Good clinical practice recommendations for the use of PET/CT in oncology
Positron emission tomography/computed tomography (PET/CT) is a nuclear medicine functional imaging technique with proven clinical value in oncology. PET/CT indications are continually evolving with fresh advances made through research. French practice on the use of PET in oncology was framed in recommendations based on Standards–Options–Recommendations methodology and coordinated by the French federation of Comprehensive Cancer Centres (FNLCC). The recommendations were originally issued in 2002 followed by an update in 2003, but since then, a huge number of scientific papers have been published and new tracers have been licenced for market release. The aim of this work is to bring the 2003 version recommendations up to date. For this purpose, a focus group was set up in collaboration with the French Society for Nuclear Medicine (SFMN) to work on developing good clinical practice recommendations. These good clinical practice recommendations have been awarded joint French National Heath Authority (HAS) and French Cancer Institute (INCa) label status—the stamp of methodological approval. The present document is the outcome of comprehensive literature review and rigorous appraisal by a panel of experts, organ specialists, clinical oncologists, surgeons and imaging specialists. These data were also used for the EANM referral guidelines.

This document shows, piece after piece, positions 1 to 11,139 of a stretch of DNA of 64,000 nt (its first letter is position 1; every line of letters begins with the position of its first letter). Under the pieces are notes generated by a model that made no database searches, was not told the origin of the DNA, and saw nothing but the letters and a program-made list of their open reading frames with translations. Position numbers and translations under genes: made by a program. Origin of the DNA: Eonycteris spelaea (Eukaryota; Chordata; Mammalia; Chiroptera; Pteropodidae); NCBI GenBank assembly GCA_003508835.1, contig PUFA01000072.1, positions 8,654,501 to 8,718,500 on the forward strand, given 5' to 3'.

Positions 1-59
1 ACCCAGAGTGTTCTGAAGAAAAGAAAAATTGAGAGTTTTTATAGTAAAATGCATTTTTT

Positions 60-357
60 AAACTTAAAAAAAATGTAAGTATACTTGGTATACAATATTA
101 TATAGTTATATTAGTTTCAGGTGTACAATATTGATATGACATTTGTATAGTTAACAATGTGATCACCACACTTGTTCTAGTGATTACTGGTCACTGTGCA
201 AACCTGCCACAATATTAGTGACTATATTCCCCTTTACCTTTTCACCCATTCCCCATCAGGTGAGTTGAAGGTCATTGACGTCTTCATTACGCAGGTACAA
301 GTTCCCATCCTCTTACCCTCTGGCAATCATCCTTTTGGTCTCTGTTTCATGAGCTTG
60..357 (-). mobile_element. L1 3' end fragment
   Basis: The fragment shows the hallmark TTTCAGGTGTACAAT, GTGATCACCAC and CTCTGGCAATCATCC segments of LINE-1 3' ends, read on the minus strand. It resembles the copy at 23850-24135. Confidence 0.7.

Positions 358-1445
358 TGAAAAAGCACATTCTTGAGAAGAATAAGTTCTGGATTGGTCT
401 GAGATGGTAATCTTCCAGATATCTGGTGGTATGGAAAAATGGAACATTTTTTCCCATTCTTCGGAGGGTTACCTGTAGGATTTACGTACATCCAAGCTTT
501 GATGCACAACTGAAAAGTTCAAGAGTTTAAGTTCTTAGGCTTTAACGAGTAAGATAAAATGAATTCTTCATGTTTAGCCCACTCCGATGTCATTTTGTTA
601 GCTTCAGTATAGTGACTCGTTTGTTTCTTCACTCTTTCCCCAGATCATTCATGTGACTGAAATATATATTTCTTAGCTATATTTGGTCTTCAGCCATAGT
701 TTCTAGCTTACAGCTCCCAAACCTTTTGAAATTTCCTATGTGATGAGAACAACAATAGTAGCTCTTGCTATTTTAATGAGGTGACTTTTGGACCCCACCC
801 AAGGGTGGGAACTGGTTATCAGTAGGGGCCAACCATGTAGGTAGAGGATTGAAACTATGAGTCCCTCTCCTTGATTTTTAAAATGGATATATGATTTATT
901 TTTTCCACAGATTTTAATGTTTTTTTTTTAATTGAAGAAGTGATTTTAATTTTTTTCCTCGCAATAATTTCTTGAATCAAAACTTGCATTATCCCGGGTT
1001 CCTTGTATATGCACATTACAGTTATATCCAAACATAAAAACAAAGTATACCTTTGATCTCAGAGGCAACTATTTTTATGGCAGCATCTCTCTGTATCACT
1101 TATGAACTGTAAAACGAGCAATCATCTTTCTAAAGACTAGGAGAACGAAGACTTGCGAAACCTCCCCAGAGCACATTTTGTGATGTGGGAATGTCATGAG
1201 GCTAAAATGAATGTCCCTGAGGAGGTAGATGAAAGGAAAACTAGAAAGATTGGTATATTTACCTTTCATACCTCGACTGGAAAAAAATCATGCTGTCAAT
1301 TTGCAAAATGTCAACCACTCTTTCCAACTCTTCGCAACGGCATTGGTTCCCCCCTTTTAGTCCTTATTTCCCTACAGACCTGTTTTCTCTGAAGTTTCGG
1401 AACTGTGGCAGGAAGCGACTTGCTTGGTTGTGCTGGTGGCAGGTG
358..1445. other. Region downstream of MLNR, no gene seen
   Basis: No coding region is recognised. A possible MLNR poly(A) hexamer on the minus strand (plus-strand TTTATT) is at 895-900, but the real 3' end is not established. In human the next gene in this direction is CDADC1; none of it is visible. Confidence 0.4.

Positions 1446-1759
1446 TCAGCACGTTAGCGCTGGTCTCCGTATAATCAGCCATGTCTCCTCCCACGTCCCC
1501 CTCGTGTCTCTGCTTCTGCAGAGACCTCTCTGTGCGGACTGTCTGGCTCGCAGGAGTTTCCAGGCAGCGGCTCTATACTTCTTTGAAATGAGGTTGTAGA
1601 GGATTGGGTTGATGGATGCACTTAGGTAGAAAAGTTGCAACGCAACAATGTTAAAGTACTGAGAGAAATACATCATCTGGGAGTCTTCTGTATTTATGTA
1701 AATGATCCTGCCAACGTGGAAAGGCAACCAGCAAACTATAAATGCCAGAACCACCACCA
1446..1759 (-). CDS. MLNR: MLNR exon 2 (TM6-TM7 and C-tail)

KeywordsPositron emission tomography Computed tomography Methodological approval
The list of reviewers is available in the thesaurus.
INCa and HAS project managers
MOROIS Sophie, Project manager in the Good Practices Department, INCa
DUPERRAY Marianne, Head of the Good Practices Department, INCa
DAHAN Muriel, Director of the Recommendations and Drugs Department, INCa
VERMEL Christine, Responsible for the quality mission and conformity of the expertise, INCa
LAURENCE Michel, Head of the Good Professional Practice Department, HAS
Compliance with ethical standards
Conflict of interest
The authors declare that they have no conflict of interest.
All procedures performed in studies involving human participants were in accordance with the ethical standards of the institutional and/or national research committee and with the 1964 Helsinki Declaration and its later amendments or comparable ethical standards.
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